The entry Libya derives from the name of one of the ancient populations of Cyrenaica, which is not known to us directly from indigenous sources, but only through the testimonies of other peoples (Egyptians, Jews, Greeks, Carthaginians) who knew about it or came with it to contact.
In Egyptian documents from the end of the 3rd millennium BC. C., and especially from the 2nd millennium, the name Rbw, Lbw appears, probably pronounced Lebu or Libu, and referring to an ethnic branch or group of tribes residing in the finitime areas west of the Nile valley. If we keep in mind the types of Berber names of populations and places that are found in large numbers in medieval and modern documents and widespread in regions even very distant from each other, such as between Cyrenaica and Morocco, and which therefore must go back to a remote origin, it is very likely that the term Lebu in the indigenous form was a plural (Ilibuen) or rather a composition with At, Ait o Kel (At Lebu, o Kel Lebu).
Through the Egyptians or the Phoenicians the Hebrews knew the name, which appears in Genesis (X, 13) in the form Lehabim, and in more recent writings of the Bible (Chronicles, II, 12, 3; 1698; Daniel, II, 43, etc.) in the forms L ū b ī m and Lub ī m. They are Hebrew plurals; they are matched by the name Lwbym = Libi, which appears in a Neopunic inscription found in Tripolitania, and the sing. Lby male and female. Lbt (pronounced Lib ī, Libet, o Lub ī, Lubet) found in Punic inscriptions from Tunisia. It is probable that these names used by the Carthaginians dated back to the geographical knowledge of the ancient Phoenicians.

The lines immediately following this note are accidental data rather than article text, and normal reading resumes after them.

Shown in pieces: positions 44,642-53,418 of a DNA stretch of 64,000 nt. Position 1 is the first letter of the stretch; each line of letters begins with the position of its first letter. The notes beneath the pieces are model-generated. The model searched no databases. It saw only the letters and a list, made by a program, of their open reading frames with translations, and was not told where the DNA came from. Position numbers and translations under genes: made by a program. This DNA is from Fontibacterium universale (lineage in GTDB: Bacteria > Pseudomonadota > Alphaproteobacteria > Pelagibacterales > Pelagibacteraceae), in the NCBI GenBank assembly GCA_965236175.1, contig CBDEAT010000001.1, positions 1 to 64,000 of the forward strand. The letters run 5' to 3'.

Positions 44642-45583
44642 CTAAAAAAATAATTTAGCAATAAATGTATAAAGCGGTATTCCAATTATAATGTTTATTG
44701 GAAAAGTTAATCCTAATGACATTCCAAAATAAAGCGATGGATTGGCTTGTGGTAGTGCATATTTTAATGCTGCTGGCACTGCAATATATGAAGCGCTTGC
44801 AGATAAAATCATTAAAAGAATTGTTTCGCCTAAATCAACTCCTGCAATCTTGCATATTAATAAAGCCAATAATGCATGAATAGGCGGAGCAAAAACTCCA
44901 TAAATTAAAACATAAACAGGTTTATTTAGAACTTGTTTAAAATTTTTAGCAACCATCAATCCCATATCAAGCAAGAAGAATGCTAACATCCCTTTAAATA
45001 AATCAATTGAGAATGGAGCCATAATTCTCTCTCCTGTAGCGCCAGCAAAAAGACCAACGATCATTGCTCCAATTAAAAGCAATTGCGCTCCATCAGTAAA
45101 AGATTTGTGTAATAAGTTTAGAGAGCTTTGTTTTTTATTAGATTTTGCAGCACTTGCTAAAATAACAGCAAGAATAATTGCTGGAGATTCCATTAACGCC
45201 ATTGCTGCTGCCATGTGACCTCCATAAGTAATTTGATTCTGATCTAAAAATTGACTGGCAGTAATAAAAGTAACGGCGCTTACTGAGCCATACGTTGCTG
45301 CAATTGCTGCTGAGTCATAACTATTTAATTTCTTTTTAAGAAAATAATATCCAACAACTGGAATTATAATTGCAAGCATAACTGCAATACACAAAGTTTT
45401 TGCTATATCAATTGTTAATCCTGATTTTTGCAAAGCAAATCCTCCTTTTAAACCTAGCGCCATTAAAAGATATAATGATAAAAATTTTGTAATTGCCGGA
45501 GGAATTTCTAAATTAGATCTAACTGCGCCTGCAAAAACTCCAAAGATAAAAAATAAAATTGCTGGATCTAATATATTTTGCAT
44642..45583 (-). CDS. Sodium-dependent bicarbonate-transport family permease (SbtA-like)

But those who introduced and widely spread the ancient name of the Cyrenaic people in the Mediterranean cultural world were the Greeks, who adopted the term Λυβύη to indicate the region and Λίβυες for the population. They knew this for the first time either through the Egyptians or directly and perhaps before the beginning of the Doric colonization of the century. VII a. C. (see Cyrenaica), since relations between Cyrenaica and the Aegean world must have existed in a much more remote period. By Hellenizing the name, the Greeks forgot its origin and formed myths and legends to explain it, such as that of the indigenous woman called Libya, who would give the region its name. The first mention of Libya is found in the Odyssey (IV, 85), where it is described as rich in flocks and is remembered alongside other names of regions and peoples of a certain importance, such as Phenicia, the Egyptians, etc.; from which it seems possible to deduce that the term did not refer to the simple land of the Lebu, but with a first expansion of the meaning of the name, to an area of northern Africa including Cyrenaica and part of Tripolitania or all of this. Soon, namely in the century. Street. C., from the Ionian geographers referred to by Herodotus (II, 16) the name Libya it acquires a much broader meaning: that is, it refers to the entire known or supposed African continent; and this sense generally retains among the Greeks, even though some argue whether the border with Asia was the Nile or the Red Sea, and even though it came in some period and by some writers applied to single parts of Africa, such as for example., to the northern area which was then called Barberia, or to the Roman province of Africa.